Thanks to the Mountain Leader qualification, I now have the skills to do this to the high standard I expect of myself. I know how to look after a group, setting objectives, managing expectations, and taking care of the practical skills of the day such as pacing, eating, drinking and going to the loo. I can teach you how to move comfortably, efficiently and safely in the mountains, and explain the history of our right to walk in these beautiful places. I can tell you about the flora, fauna, history, geology, culture and industries of the Lake District. If an emergency happens on the hill, I am an Outdoor First Aider; I can look after you until help arrives. Should you unexpectedly struggle on steep ground I can assist you, using a rope if needs be. I can navigate on both large and small scales, reading the landscape and matching it to the map, as well as using techniques such as pacing and walking on a bearing in poor visibility. I know how to read surface pressure charts to anticipate the day’s weather. I can advise you on the kit, food, footwear and clothing you need to bring onto the hill, and if we’re going camping I know how to spend a comfortable and well-fed night in the wild.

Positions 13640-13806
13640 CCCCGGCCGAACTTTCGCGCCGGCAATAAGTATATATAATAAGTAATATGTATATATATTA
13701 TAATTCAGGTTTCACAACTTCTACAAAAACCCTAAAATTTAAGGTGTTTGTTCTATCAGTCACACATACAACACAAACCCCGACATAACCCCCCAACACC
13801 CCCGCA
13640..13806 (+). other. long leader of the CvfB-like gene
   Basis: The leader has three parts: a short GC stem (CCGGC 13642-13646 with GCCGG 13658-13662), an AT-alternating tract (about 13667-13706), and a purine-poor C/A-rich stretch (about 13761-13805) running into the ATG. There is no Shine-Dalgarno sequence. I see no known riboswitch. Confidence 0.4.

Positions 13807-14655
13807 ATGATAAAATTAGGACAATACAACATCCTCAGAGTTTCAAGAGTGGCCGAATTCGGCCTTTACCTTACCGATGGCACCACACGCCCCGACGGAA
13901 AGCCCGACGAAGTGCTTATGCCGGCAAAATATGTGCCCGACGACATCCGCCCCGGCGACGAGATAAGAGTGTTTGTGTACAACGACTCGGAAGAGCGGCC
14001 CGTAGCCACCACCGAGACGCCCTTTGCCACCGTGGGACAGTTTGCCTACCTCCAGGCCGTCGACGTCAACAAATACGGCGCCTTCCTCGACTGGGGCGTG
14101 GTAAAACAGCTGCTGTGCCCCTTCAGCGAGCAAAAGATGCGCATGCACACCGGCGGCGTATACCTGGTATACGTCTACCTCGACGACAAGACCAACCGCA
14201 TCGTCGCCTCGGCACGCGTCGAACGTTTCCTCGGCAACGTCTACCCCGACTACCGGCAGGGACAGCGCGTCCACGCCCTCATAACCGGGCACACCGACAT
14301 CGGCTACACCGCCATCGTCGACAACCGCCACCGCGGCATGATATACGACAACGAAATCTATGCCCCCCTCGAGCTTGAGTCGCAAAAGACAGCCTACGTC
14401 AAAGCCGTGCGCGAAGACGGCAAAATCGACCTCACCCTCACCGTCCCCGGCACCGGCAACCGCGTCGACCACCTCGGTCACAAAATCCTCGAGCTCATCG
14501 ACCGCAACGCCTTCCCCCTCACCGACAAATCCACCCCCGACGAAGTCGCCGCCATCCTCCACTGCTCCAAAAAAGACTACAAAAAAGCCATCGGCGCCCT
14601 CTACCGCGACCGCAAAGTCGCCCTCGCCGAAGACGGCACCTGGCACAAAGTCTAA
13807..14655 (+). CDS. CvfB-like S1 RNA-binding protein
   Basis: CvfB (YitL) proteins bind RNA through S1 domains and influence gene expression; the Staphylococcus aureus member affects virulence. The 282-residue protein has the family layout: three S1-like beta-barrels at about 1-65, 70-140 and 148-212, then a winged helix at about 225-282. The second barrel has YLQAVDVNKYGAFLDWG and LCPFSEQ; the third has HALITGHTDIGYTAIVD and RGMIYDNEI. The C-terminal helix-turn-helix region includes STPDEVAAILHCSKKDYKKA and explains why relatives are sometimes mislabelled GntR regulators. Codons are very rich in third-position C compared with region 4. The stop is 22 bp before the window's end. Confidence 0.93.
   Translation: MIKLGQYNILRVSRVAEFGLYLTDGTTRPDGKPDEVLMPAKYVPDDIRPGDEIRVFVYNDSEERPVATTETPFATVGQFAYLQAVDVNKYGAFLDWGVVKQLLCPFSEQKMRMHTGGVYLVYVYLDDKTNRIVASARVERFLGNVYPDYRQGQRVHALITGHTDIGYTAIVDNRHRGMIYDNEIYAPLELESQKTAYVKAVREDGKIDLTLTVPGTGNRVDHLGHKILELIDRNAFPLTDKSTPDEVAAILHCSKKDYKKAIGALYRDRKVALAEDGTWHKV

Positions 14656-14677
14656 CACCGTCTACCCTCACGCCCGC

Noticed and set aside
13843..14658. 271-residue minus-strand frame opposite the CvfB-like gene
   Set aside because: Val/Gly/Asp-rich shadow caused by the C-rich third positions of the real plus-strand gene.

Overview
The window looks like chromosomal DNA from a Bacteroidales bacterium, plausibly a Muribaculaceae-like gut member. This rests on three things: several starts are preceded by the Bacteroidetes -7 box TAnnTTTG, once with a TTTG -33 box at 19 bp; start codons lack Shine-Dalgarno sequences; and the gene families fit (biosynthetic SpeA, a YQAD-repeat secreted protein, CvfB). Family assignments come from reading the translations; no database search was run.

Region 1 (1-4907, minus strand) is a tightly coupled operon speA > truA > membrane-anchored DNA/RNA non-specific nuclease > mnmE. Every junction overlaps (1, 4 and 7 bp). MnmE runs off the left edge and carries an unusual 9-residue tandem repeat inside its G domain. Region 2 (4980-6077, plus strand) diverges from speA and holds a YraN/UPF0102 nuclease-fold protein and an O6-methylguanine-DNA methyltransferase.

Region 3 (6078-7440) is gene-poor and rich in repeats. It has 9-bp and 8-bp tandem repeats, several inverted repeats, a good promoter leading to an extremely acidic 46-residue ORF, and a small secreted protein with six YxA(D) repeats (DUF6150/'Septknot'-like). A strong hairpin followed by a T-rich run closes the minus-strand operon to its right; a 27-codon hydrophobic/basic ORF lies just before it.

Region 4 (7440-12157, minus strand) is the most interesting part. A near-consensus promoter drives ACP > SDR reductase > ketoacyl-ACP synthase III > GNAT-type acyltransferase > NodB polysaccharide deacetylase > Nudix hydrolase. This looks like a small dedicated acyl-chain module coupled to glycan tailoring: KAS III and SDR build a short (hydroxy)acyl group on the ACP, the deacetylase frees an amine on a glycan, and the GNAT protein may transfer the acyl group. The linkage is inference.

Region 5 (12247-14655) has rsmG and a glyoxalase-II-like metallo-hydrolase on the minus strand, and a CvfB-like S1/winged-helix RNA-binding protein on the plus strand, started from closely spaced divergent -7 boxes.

Most of this knowledge was acquired over hours, days and nights of personal preparation and time on the hill. The qualification requires 40 ‘Quality Mountain Days’ in three different mountainous regions of the UK before a candidate can be assessed, and this gives ample time to develop one’s personal skills, and learn how to take care of yourself in all kinds of different situations and conditions. There is also a training week, undertaken after 20 of the QMDs have been gained.


The Years Ahead: who knows?

I’ve heard it said that passing your ML assessment is a bit like passing your driving test. You’re now considered safe to be leading in the mountains, or behind the wheel. But all those who drive will know that it’s once you’ve passed your test that the real-life learning starts! I don’t know where this next phase of my journey will take me, but can say with confidence that it is a joyous road to be on. Do get in touch if you’d like to spend a day on the hill together.